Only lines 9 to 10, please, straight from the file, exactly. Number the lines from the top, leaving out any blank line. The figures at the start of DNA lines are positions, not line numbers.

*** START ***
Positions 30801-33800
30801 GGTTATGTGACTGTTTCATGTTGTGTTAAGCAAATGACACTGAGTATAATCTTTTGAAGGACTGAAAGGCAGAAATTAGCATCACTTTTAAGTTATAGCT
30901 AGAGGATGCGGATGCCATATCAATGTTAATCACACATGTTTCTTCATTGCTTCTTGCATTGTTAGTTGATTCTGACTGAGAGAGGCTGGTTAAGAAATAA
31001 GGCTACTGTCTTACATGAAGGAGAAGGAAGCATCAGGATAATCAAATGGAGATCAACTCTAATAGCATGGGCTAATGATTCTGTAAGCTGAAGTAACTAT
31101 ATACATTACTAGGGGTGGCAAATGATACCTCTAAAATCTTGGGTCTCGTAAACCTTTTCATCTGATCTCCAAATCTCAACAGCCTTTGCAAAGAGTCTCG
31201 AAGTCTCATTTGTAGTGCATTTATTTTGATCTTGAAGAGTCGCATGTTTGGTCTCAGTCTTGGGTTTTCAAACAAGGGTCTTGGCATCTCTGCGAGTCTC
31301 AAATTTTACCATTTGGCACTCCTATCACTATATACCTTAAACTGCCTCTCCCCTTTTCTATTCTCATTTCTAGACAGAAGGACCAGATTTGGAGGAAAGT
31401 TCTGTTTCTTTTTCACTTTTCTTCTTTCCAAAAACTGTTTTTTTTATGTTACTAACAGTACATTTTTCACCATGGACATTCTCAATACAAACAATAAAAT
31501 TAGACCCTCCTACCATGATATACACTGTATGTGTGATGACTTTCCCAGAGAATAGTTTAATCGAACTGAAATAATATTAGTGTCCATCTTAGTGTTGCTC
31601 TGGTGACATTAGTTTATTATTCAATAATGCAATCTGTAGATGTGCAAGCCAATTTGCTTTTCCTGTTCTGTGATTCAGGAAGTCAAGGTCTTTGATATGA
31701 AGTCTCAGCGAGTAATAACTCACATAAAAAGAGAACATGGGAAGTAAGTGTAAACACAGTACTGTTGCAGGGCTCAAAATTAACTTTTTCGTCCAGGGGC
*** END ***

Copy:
31501 TAGACCCTCCTACCATGATATACACTGTATGTGTGATGACTTTCCCAGAGAATAGTTTAATCGAACTGAAATAATATTAGTGTCCATCTTAGTGTTGCTC
31601 TGGTGACATTAGTTTATTATTCAATAATGCAATCTGTAGATGTGCAAGCCAATTTGCTTTTCCTGTTCTGTGATTCAGGAAGTCAAGGTCTTTGATATGA